The old graffiti has been whitewashed over. The locked almirahs seem rude almost. Couple of hours back, a dusty curio would have been stashed in hurriedly. Eyes would have swept over the bare-naked room. Fingers would have felt the lock tumblers falling into place; and would have then tugged at the almirah lever – once again – just in case. One can almost hear the cribbing and curses of the poor soul- of his discomfiture on the encroached space. Beneath the bravado, one feels stealth-like – a stranger in a stranger’s room.
All you have is the musty smell and the coffee stain and all I’ve got is my baggage of laundered memories – I feel like saying to the stranger – and all we’ve got between us is the number on the door. Crazy thoughts! Blame that on the twelve hour train ride and the booze en-route. Poetry and piss comes free with a pint of beer.
The tire-swing seems to stagger under my weight; and then it starts to sway in approval. It should look silly. Juggling the coke and vadapav doesn’t help. The New Year resolve of six-pack abs melt away in another bite of sinful fat.
A car cruises and halts on the driveway. A travel-weary couple alight. The faces light up at my sight. Bear hugs and back-slapping follow. Come to think of it, you always back-slap a person twice. One more and the gesture gets too intimate for comfort. One less and it seems perfunctory. As we laze away in the welcome January sun, another odd dozen join the crowd. Still more to come.
Stock-taking follows – of professional conquests, deals won and opportunities lost. Eyes size each other up, measure by measure, and the self keeps falling short of the perfect fit. And soon the sun thaws away the remaining ice. Raucousness rules. More faces join in. Each face retches out an event. As we start walking around the campus, pensiveness sets in. Each sight triggers a memory. And someone starts building on that. And someone else brings in the frills. A long-forgotten tune comes alive and I hum it along. Paths of time turn slippery by the minute.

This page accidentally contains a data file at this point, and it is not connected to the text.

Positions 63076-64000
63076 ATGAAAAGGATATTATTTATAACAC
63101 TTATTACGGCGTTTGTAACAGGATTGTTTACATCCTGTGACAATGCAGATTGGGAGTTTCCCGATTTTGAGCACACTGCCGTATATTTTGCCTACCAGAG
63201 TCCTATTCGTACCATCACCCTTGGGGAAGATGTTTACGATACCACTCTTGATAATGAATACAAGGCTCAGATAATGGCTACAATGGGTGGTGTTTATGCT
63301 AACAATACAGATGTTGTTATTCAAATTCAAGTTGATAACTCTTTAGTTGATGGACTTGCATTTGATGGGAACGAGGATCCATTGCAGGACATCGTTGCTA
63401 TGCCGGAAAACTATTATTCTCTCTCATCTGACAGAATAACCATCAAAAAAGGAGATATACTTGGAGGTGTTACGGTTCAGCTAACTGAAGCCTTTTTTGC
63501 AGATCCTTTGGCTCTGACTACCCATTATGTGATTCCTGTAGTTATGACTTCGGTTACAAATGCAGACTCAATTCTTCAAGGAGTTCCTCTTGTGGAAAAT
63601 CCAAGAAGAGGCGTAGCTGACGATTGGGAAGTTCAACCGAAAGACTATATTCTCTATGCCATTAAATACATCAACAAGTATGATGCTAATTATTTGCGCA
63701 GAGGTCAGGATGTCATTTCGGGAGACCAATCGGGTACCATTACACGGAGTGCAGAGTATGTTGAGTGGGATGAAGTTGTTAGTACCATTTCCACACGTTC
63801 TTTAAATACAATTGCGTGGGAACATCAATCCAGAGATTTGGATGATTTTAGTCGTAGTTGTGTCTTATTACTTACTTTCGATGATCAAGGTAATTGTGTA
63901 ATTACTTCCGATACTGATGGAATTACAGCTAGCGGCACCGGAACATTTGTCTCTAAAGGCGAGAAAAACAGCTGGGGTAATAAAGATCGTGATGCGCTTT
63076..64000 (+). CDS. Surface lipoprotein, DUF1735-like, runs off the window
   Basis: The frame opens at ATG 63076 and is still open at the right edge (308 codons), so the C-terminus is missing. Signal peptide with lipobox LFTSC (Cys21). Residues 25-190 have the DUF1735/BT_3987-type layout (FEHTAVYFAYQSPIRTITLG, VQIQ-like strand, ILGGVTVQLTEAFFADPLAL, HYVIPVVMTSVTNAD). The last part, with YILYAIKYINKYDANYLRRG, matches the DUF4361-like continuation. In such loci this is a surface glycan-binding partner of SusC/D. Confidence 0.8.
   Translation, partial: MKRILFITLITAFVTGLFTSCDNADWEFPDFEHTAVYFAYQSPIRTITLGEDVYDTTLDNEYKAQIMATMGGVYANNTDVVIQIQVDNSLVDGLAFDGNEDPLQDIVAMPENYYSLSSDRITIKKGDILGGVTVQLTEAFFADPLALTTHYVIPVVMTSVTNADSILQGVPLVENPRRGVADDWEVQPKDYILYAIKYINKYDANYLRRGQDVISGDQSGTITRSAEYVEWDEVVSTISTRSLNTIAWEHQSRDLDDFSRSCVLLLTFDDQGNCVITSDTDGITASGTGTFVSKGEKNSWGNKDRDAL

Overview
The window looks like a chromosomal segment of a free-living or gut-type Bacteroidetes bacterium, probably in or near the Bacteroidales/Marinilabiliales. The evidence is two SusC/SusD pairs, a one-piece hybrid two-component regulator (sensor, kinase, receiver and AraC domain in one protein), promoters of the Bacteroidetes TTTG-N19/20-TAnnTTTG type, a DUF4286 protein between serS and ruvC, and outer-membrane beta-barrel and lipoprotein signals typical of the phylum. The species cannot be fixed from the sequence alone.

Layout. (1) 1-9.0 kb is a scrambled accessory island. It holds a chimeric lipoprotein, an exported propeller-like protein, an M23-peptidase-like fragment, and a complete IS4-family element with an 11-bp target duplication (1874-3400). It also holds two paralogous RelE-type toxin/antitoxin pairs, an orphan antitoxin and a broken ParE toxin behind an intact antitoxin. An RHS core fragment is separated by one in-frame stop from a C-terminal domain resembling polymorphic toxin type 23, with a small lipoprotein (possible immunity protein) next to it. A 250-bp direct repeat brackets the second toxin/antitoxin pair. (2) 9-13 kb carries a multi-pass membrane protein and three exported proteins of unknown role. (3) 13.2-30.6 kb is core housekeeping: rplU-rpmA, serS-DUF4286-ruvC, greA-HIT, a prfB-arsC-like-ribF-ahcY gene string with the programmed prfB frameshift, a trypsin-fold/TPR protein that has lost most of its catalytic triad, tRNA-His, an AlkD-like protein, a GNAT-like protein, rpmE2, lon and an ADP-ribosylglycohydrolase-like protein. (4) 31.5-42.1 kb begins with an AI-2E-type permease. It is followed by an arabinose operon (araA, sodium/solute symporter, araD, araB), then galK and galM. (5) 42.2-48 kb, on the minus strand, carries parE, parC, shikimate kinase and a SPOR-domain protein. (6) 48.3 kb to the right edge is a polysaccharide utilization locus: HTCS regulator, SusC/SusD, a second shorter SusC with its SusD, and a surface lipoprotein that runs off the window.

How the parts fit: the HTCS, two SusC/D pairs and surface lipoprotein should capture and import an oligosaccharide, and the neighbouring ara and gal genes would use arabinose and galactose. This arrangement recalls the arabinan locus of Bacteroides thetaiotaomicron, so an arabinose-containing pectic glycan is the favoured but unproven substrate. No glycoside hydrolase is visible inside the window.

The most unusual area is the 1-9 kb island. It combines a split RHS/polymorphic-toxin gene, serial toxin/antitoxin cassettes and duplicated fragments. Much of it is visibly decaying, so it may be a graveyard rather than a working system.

My mobile starts ringing and I excuse myself and step aside. I spew out instructions to my colleague at the other end. The crowd waits for me, shifting legs impatiently. I come back and walk along. I try humming again but I seem to have lost the tune.
Forty-eight hours have blown away in a gust of gung-ho. The bai is cleaning up the party court-yard, sweeping aside countless cigarette butts and paper graffiti. I feel clearheaded. Only the dull throbbing in the joints remains, reminding me of the mirth and merry of the night. And the slight limp on the right foot too; surprising, considering the fact that all I had were two left feet the night before. No hangover to crib about. Thank God for small mercies!
I light a joint and walk in the morning sun. Some of the old cronies are having their tea at the chota. I join them. Good humored taunting and leg-pulling goes on. Someone cribs on half the batch not turning up. Someone else comments on how the absence of some spoilt the fun of a few. A couple of sympathetic gazes fall on me and someone touches my forearm. I brush it aside and joke about it. I laugh – a bit too loud. And wish for a hangover to settle in.
People start leaving in groups. I should be one of the last to leave. Got an evening flight. Now that the ritual is over, everyone seems to be in a hurry to move on. Back pats and hugs follow. Mail ids and mobile numbers get swapped. Promises to call, to write, to meet up are made. Those should stay alive for another week. That’s the way of the world. Guess that’s the way it should be.
It’s a long walk to the village shop. I go out all the same. The paanwallah has changed. I don’t bother to ask about the old guy. I roam around the streets. Most of the old memories have been discussed and dissected by the old crowd. I nibble at the left-overs. And I savor the fringes which were entirely mine and never up for sharing. I wonder at days bygone when the world revolved around my bloated self. I wonder at the present, of being yet another cog in some godforsaken wheel. And then I laugh at both.
I zip my carry bag and gaze around the room. Another soul should have done the same act a couple of days back. Fear of losing made him do that. It is the leaving behind that I fear.
I walk along with the bag slung over my shoulders. I smile at the guy who walks past me with a bag clutched in his hands. The sleepy eyes acknowledge me. I turn back and see him walking into my room – his rather. The door closes behind him. I walk on.
A wistful feeling creeps over me as I think of things that ain’t what it used to be. Come to think of it, it probably never was. The thought grinds away the rough edges of memories. Some measure of relief! I can feel the past take sepia hues once again – and there it goes back to the back drawers of my thoughts. As I leave the campus gates, that elusive note springs back on my lips. And this time, I hold it tight and hum along.